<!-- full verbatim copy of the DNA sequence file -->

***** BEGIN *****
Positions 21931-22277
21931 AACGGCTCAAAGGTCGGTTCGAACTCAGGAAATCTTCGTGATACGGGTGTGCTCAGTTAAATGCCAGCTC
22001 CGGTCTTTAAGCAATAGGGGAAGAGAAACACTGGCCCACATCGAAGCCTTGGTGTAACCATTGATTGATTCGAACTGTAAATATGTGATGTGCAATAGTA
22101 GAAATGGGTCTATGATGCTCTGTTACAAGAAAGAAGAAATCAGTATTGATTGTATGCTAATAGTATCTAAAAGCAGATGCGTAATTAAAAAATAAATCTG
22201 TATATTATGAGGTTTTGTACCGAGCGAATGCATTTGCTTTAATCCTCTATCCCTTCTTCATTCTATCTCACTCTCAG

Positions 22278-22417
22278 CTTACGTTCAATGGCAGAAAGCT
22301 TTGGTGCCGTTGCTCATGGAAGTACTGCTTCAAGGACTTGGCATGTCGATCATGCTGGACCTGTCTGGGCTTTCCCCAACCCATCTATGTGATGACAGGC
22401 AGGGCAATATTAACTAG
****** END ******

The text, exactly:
Positions 21931-22277
21931 AACGGCTCAAAGGTCGGTTCGAACTCAGGAAATCTTCGTGATACGGGTGTGCTCAGTTAAATGCCAGCTC
22001 CGGTCTTTAAGCAATAGGGGAAGAGAAACACTGGCCCACATCGAAGCCTTGGTGTAACCATTGATTGATTCGAACTGTAAATATGTGATGTGCAATAGTA
22101 GAAATGGGTCTATGATGCTCTGTTACAAGAAAGAAGAAATCAGTATTGATTGTATGCTAATAGTATCTAAAAGCAGATGCGTAATTAAAAAATAAATCTG
22201 TATATTATGAGGTTTTGTACCGAGCGAATGCATTTGCTTTAATCCTCTATCCCTTCTTCATTCTATCTCACTCTCAG

Positions 22278-22417
22278 CTTACGTTCAATGGCAGAAAGCT
22301 TTGGTGCCGTTGCTCATGGAAGTACTGCTTCAAGGACTTGGCATGTCGATCATGCTGGACCTGTCTGGGCTTTCCCCAACCCATCTATGTGATGACAGGC
22401 AGGGCAATATTAACTAG